Before you get involved in legal action (litigation) of any kind, it’s important for you to prepare yourself. People commonly make litigation mistakes that lead to significant losses—time, money, and the case itself.
Avoid These 5 Litigation Mistakes!
The following are mistakes we’ve seen all too often, and we want to help you avoid them.
1. Trying to Do it on Your Own
People attempt to navigate legal matters on their own for various reasons. They might think they’ll save money, or the issue seems simple and easy enough for them to handle alone, or they have their own ideas of how to deal with it and have the confidence to do it themselves.
This is a mistake. Lawyers exist for a purpose. The law is extremely complex, and lawyers study and train for years before they have the basic foundational knowledge necessary to manage litigation with any professionalism. Naturally, the more experience a lawyer has, the more knowledgeable they become.
People often understand some of the legal aspects of their case, but they make the mistake of focusing on only one part of it, or they focus on the wrong thing entirely. This is simply because of their lack of legal expertise.
If your legal issue is something fairly straightforward—like filing articles of incorporation, for example—you might manage just fine on your own. But especially with riskier matters like a lawsuit, a large business deal, or if you’re the victim of a serious wrong, professional legal representation is a must.
2. Waiting Too Long to Talk to a Lawyer
Sometimes a person has every intention of hiring a lawyer, but they wait too long. When this happens, they may miss important limitation dates. A situation can escalate if you wait too long to involve a lawyer, and that can make the lawyer’s job much harder, which can make it more costly and time-consuming to resolve.
3. Ignoring the Costs and Benefits of Litigation
Litigation costs time and money, so it’s important to perform a cost-benefit analysis to determine if pursuing litigation is worth it. Your lawyer can help you figure this out and suggest alternatives if your situation isn’t worth a lengthy litigation process.
Think about it this way: If you knew you would win a lawsuit, but the judgment was less than you spent on the litigation, would it still be worthwhile? Maybe it would be. Sometimes people decide to proceed on principle alone. But it’s important to be realistic about the potential costs and realistic benefits of litigation.
Sometimes it costs less to settle a lawsuit instead of fighting it. Even if you believe you’re innocent, it might cost you more to try to prove that in court than it would to simply pay a lesser amount to resolve the matter out of court.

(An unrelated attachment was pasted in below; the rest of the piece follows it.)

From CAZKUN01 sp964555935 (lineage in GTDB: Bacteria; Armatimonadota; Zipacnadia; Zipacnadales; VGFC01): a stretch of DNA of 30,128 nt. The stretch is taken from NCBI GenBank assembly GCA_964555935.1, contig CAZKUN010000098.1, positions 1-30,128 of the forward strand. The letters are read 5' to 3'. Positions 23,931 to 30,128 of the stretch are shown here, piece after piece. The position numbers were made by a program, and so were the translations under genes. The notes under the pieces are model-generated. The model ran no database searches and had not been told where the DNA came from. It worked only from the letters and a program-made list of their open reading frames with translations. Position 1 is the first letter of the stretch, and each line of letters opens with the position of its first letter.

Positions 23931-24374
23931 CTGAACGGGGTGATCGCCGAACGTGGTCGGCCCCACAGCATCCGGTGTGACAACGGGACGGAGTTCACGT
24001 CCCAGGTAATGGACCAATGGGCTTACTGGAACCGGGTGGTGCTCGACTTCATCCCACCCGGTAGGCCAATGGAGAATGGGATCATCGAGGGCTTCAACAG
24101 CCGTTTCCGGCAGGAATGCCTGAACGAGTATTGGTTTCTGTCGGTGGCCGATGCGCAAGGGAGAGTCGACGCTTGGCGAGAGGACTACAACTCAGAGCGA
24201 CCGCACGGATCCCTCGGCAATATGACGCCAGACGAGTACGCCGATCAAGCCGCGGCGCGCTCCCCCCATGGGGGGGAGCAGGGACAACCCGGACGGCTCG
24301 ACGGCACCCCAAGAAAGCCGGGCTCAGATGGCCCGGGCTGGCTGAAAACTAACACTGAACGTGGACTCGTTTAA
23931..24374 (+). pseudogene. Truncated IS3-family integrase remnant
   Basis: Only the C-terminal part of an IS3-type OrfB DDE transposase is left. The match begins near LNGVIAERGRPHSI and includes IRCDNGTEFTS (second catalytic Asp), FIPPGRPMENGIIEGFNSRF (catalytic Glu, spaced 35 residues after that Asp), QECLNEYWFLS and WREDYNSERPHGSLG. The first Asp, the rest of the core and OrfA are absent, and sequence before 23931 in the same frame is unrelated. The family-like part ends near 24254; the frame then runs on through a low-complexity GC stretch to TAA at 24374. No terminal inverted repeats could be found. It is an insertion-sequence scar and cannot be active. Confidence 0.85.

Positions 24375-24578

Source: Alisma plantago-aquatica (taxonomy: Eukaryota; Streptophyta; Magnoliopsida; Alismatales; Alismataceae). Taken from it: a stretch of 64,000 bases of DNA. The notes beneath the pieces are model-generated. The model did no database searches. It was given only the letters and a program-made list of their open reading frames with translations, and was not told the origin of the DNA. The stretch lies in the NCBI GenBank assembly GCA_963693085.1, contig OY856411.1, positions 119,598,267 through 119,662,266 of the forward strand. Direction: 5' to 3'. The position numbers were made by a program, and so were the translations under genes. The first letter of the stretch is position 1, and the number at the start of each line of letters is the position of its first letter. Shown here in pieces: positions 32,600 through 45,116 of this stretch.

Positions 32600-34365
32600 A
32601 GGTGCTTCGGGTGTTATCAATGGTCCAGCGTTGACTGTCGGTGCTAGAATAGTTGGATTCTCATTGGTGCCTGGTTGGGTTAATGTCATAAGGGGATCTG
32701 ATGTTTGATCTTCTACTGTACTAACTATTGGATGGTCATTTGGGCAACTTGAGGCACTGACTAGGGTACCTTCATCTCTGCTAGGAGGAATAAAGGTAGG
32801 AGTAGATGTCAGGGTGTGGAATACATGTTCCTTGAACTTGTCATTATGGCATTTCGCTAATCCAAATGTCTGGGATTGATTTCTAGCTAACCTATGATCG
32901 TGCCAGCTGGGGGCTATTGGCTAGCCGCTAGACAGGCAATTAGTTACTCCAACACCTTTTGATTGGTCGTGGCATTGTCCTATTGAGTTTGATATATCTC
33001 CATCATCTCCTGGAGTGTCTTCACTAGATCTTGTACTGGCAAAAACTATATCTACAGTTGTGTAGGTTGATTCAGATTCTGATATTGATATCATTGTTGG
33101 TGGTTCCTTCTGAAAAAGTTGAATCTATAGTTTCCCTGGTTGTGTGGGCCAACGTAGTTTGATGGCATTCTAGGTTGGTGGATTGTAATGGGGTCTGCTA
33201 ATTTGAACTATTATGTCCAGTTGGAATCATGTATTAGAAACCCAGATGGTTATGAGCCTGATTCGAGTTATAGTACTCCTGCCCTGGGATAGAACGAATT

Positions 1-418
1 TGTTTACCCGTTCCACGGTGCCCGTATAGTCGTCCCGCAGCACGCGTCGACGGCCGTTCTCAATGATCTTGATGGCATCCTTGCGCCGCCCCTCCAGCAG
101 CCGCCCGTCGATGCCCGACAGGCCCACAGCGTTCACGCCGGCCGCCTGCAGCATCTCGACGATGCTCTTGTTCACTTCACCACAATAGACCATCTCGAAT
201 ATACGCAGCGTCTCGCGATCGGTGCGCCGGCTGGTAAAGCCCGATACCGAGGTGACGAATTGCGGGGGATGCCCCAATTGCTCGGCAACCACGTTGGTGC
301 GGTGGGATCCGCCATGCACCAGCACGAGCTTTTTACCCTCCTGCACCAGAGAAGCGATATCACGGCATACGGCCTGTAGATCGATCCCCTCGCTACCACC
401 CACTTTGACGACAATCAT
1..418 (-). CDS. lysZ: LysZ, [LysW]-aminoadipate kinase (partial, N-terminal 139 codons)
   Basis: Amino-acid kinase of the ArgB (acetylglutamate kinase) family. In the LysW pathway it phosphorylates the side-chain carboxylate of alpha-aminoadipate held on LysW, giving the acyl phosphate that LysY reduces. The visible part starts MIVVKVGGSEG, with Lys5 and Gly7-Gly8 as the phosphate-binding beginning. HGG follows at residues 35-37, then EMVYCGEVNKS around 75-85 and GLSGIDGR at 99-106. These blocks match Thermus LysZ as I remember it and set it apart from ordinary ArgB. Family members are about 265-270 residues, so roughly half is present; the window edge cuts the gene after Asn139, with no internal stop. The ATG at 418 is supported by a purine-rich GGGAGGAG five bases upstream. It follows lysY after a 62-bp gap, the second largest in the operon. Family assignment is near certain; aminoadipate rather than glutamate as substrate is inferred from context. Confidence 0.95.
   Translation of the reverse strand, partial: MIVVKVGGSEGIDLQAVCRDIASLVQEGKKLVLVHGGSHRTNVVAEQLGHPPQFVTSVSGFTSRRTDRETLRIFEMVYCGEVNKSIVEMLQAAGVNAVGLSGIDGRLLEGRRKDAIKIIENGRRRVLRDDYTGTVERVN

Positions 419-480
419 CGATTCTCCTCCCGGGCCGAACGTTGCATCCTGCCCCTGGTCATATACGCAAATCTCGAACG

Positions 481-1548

If you want to sue a defendant who doesn’t have the money or assets to pay you, is it worth paying for litigation if all you get in the end is a judge’s favourable verdict?
Don’t let your emotions influence your decision to pursue litigation. Evaluate what you hope to gain, then analyze the likelihood of achieving that goal compared to the costs involved, including potential damage to your reputation and relationships, time, energy, and the emotional toll.
4. Failing to Tell Your Lawyer Everything
Communication is key when working with a lawyer. Your lawyer needs to know everything, even if it hurts your case. They will find out anyway, so it’s better to tell them upfront so they can prepare to deal with it adequately.
Your lawyer needs to know your goals and your budget constraints. Talk to them about your concerns. This enables them to address your needs and assist you more effectively. Your lawyer can help you understand what a reasonable or attainable outcome may be.
Good communication involves listening, too. Be attentive to your lawyer. Listen to their advice. Even if you ultimately decide not to follow their advice for some reason, be sure you fully understand their advice and the reasoning behind it. This ensures you’re making informed decisions.
5. Having Problematic Documentation/Evidence
Documentation is vital to successful litigation. But this is a two-sided coin:
- On one side, there’s the importance of documenting everything that’s helpful to your case.
- On the other side, you don’t want to keep unnecessary and excessive documentation, and you must be careful about what you put in writing. For example, a written statement—like a text message—is more condemning evidence than someone’s testimony of what you said. Also, posting about your case on social media can be detrimental.
Your lawyer can help you figure out what to keep records of and what isn’t important.
Get Legal Counsel Before You Get Involved in Litigation
Getz Collins and Associates offers a wide variety of litigation and dispute resolution services. Avoid common litigation mistakes and consult with an lawyer before it’s too late. If you have questions or are seeking guidance related to a new or ongoing matter, contact us to schedule a consultation.